You should know your soldiers’ names and their birthdays. You should know their spouses names and anniversaries. When someone has lost a loved one, wee sign cards for coworkers we barely know, telling them our thoughts and prayers are with them.

Is this genuine leadership or is this something else? And what happens when someone doesn’t know a spouse’s name or they don’t get birthday cards and cakes are they not good leaders?

The sociologist Erving Goffman pioneered the concept that everyday life is a stage – the rituals we go through are just that: rituals that keep everyday life moving along. His conception of the self is based in the presentation of ourselves to others – the stage (Goffman 1972). If leaders want to present themselves as good leaders, then they go through these rituals of knowing someone’s spouses name and anniversary, they make sure people’s private wishes to ignore their own birthday are publicly recognized. The presentation of self as a good leader is marked by these rituals, regardless of the meaning or lack thereof.

And the audience, in this case, the leaders’ soldiers comply. They smile, they sing happy birthday for peers they despise. They go through the ritual performance because that is reflecting back on them that they are good soldiers because good soldiers do what their leaders tell them. The ritual itself has no inherent meaning according to another sociologist, Emile Durkheim, other than to bring the group together in a collective (Durkheim 1996).

But if these are merely rituals that reinforce our sense of self, then what is the impact on the relationship between leaders and their soldiers? When asked about good leaders, most soldiers will say something about they genuinely care about them, they foster their professional growth and development. They rarely say their bosses know their birthday.

I know of a brigade commander who had index cards on all his key leaders. His secretary would give him the card before any meetings, reminding him of key touchstones: birthdays, etc. And in this officer’s mind, this was what good leaders did – if they didn’t know, they gave the appearance of knowing and the appearance of caring.

But when my daughter was in the intensive care for a fractured skull, this same leader did not ensure my husband came home from Iraq. This leader, who was so focused on metrics and performative leadership, did not truly lead when he had the opportunity to make a difference for our family. His wife reached out, asking what we needed and I said I wanted my husband home. Even the ritual performance failed because in that script, I was supposed to say I was fine and they were supposed to arrange some casseroles or something. I wasn’t supposed to genuinely say what I really needed.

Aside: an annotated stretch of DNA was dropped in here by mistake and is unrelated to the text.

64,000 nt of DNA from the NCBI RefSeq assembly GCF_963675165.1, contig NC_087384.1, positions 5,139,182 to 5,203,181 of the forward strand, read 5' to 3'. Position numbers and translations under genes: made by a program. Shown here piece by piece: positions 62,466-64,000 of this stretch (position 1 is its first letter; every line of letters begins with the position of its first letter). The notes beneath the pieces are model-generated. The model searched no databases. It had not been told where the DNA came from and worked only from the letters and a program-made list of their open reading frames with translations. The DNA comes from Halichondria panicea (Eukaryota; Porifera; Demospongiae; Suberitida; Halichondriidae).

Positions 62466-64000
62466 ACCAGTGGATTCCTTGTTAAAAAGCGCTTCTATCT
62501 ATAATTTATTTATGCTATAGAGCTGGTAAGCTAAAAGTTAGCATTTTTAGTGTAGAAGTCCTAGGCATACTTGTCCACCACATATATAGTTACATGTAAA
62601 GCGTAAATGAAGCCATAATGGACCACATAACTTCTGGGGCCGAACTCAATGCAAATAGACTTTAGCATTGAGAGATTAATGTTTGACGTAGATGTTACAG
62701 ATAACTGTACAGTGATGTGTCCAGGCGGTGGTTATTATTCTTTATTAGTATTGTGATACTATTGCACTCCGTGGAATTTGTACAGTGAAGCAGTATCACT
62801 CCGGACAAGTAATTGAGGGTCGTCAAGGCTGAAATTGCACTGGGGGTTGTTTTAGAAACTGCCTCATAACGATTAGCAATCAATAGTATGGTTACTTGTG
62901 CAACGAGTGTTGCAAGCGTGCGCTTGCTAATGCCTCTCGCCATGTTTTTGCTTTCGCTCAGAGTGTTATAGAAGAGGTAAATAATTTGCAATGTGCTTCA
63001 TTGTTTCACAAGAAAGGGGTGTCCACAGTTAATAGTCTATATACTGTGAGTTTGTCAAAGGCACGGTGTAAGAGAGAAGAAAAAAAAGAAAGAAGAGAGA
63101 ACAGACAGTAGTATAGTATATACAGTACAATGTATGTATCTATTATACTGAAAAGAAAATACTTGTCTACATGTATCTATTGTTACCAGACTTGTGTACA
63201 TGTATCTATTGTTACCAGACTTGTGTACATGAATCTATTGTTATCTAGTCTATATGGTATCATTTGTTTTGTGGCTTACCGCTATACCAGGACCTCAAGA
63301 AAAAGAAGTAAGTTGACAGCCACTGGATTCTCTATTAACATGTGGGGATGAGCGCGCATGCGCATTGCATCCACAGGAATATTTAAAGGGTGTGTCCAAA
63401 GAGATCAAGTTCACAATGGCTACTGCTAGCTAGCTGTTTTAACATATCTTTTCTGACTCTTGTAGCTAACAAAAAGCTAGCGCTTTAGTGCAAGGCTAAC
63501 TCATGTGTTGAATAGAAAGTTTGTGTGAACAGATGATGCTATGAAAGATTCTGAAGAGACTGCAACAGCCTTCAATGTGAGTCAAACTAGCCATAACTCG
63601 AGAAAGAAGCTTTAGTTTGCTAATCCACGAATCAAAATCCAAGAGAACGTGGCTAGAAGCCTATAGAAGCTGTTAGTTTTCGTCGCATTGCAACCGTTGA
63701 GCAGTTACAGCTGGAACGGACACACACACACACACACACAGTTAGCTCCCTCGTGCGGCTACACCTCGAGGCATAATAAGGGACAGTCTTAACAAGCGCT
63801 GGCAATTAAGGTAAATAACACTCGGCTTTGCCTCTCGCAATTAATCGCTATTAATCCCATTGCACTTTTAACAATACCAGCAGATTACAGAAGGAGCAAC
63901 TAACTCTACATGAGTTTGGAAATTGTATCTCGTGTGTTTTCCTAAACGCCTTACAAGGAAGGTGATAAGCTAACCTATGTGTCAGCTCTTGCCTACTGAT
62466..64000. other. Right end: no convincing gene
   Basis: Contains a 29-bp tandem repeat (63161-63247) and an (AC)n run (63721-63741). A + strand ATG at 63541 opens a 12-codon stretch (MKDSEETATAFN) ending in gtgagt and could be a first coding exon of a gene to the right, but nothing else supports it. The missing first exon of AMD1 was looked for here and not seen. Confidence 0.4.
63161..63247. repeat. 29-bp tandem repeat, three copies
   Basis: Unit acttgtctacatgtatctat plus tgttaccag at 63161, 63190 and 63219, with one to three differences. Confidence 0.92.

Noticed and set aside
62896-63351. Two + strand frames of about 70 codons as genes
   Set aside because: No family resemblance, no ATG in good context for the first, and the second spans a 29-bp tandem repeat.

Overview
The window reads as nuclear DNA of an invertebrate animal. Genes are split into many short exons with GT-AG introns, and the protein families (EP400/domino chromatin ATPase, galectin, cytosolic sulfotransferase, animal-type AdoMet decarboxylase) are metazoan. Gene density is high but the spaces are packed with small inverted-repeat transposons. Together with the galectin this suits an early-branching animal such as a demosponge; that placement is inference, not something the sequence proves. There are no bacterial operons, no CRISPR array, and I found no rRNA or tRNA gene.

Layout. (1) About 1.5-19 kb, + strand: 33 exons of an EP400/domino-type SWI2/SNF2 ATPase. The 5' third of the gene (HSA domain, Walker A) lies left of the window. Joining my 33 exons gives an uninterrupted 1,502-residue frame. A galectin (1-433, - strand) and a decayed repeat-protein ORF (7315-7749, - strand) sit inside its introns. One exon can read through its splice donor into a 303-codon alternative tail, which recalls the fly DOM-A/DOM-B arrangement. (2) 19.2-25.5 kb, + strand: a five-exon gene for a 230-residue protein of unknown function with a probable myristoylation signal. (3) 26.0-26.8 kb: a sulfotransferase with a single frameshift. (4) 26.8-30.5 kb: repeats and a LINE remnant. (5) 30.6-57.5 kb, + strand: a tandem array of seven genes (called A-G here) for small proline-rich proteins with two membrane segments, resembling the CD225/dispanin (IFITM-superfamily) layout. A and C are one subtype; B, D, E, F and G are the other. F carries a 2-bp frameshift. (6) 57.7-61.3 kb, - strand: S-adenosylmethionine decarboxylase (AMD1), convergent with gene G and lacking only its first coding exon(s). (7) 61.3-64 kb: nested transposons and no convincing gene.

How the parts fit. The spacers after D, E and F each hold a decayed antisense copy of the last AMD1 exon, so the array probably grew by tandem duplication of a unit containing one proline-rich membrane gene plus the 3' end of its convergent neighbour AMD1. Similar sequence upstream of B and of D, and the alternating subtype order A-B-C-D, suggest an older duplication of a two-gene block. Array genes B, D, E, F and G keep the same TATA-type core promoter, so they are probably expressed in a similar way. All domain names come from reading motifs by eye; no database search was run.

What we needed in that moment was genuine leadership. What we got was performative leadership. And we remember this leader for his performance.

A genuine leader is going to build a successful team around them and is going to get that team working toward a common goal but also create a sense of unity and belonging.

Performative leadership gives the appearance of unity through ritual that everyone acknowledges is merely ritual. There is a lack of meaning in the ritual, and yet we all go along with it.

Performative leadership is good enough. We cannot allow perfect to be the enemy of the good. I would argue that genuine leadership is rare and often limited – meaning they have genuine impact on a few people. Additionally, most people lack the capacity to genuinely care about a large number of people: empathy, like morality, is limited (Ravven 2013; Miller 1996). Genuine leaders can most likely impact only a few people around them. Performative leaders can give the appearance of genuineness and this is sufficient to keep the organization functioning and necessary keep in place the building blocks of organizational effectiveness that enable mission accomplishment.

But we also cannot forget that genuine leadership is taking care of soldiers when they need it most. Genuine leaders know more important things than their soldier’s birthdays. Genuine leaders are truly inspirational and leave a lasting impact. Performative leaders enable the organization to keep running. We need both.

But we should not mistake one for the other.

Works Cited

Durkheim, Emile. 1996. The elementary forms of the religious life. Translated by Karen E Fields. New York: Free.

Goffman, Erving. 1972. “The Presentation of Self to Others.” Simbolic Interaction. A Reader in Social Psychology (Ed. by JG Manis and BN Meltzer).–Boston, Allyn and Bacon, 234–244.

Miller, W. Watts. 1996. Durkheim, Morals and Modernity. Montreal; Buffalo: Mcgill Queens Univ Pr.

Ravven, Heidi M. 2013. The Self Beyond Itself: An Alternative History of Ethics, the New Brain Sciences, and the Myth of Free Will. New York: New Press, The.